Eight Democrats that could join 2018 Iowa governor race

With Branstad out of the mix, party seeks to redress drubbing

Democratic presidential hopeful U.S. Sen. Joe Biden, D-Delaware, speaks during the Iowa Democratic Party's annual Hall o
Democratic presidential hopeful U.S. Sen. Joe Biden, D-Delaware, speaks during the Iowa Democratic Party's annual Hall of Fame Dinner, Saturday, June 2, 2007, in Cedar Rapids, Iowa. (AP Photo/Charlie Neibergall)

DES MOINES — The shape of Iowa’s next gubernatorial election was redrawn with news that GOP Gov. Terry Branstad will resign next year to become the U.S. ambassador to China.

The midterm exit of the nation’s longest-serving governor means his lieutenant of the past six years, Kim Reynolds, gets a two-year tryout as governor ahead of the 2018 election.

Branstad’s exit also gives the gubernatorial election more clarity for Democrats, who will be trying to win back the office for the first time since they held it for three terms from 1999 through 2010.

There will be much at stake for Iowa Democrats when voters choose their next governor.

Democrats are coming off consecutive elections — in 2014 and 2016 — in which they suffered significant defeats. The 2018 election will be the first opportunity to right the ship for them, and the governor’s race will stand alone atop the ticket because there are no U.S. Senate or presidential races.

It also will be Iowa Democrats’ first opportunity to break up the Republicans’ trifecta of state power: For the next two years, the GOP controls the state’s lawmaking agenda with a Republican as governor and GOP majorities in the Senate and House.

For all those reasons, Iowa Democrats are in need of a victory.

“Obviously, with the shellacking that has occurred with Iowa Democrats the last couple cycles, the party needs to do quite a bit of soul-searching. And on paper, we’re still a purple (politically divided) state in some ways,” said Grant Woodard, a former Democratic political operative who worked on Jack Hatch’s unsuccessful 2014 gubernatorial campaign. “I think (2018) is going to be an immensely important year and really a time for leaders to step up in the party, whoever they may be.”

At least a half-dozen Democrats are commonly mentioned by political observers and party insiders as potential candidates for governor. They include current and former legislators Liz Mathis, Rob Hogg, Jeff Danielson and Mike Gronstal, and outgoing state Democratic Party Chairwoman Andy McGuire.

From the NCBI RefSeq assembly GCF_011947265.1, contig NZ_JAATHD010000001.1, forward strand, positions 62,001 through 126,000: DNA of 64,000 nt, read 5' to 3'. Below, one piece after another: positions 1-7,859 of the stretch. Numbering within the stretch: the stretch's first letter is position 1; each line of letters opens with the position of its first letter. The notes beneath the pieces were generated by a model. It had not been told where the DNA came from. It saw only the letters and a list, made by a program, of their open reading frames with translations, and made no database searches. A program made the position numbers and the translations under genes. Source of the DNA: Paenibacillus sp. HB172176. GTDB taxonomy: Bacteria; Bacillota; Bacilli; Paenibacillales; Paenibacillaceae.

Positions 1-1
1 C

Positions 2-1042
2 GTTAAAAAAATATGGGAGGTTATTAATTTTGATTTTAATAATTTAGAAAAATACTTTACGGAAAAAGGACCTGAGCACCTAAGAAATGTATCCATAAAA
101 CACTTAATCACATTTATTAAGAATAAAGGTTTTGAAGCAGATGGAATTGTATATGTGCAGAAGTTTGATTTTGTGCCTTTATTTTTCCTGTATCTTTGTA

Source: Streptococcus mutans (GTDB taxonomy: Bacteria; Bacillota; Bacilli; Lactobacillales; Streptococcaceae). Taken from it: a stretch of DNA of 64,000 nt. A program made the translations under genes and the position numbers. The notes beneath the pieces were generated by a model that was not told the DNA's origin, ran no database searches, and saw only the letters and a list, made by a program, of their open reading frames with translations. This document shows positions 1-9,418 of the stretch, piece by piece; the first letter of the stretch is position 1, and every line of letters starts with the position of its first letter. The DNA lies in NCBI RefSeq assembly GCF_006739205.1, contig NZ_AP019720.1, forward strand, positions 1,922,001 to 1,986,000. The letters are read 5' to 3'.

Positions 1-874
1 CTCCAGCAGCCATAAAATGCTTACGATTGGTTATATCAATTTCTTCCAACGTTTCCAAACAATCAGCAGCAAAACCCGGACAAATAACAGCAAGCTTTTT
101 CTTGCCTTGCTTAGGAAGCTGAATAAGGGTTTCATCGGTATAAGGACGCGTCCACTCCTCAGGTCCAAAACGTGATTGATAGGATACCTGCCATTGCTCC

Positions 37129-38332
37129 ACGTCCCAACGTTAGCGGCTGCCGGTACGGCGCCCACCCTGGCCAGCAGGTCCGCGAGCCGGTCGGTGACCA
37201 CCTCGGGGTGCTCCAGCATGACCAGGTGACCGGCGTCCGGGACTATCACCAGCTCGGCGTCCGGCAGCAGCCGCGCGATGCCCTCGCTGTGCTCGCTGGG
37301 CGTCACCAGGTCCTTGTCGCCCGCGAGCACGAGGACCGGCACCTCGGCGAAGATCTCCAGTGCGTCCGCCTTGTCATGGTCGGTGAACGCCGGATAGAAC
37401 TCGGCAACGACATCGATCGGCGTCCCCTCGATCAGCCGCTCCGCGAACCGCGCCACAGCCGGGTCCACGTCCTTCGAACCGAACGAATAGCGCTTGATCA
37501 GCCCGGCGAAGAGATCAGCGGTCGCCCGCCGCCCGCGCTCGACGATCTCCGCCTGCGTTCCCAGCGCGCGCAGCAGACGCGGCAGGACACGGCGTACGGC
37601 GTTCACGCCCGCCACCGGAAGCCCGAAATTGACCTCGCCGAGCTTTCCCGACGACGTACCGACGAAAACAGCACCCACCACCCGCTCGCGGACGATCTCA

The list of potential candidates surely will grow in coming months.


Whomever wins the June 2018 Democratic primary will carry the party’s hopes in a crucial election.

“I think there’s no question that this is going to be a critically important election for Democrats,” said Brad Anderson, who was the party’s candidate for Iowa Secretary of State in 2014 and led President Barack Obama’s 2012 campaign in Iowa.

Anderson said he is optimistic about Democrats’ chances because the first non-presidential election in a new president’s first term historically favors the party out of power — Democrats, in this case.

“We need to make sure we take advantage of that opportunity,” Anderson said. “So I think the question is if (2018) does set itself up to be a change election, if a majority of voters nationally and in Iowa think that the Republican rule is heading in the wrong direction policy-wise, the thing that we need to do most is figure out and articulate exactly what kind of change we have to offer. This is something we struggled with in this last election and in many of the Obama years, is articulating in a compelling way what we want to do when we get control.”

Multiple party activists and insiders spoke of a need for a candidate who can articulate the party’s vision.

Bret Nilles, chairman of the Linn County Democratic Party, said he thinks a candidate should have strong name recognition and be someone “who is able to really articulate what the Democratic Party stands for, not so much on the extreme ends, but more of the core values of Democrats and what that means to urban counties, what that means to rural counties, what it means to lower-income people and what it means to middle-income people.”

Several Democrats also said the party’s candidate must be able to raise a significant amount of money. Unlike 2010 and 2014, there will be no U.S. Senate or presidential races to assist the gubernatorial candidate in 2018. Although national political groups may get involved, the candidates largely will be on their own to raise money.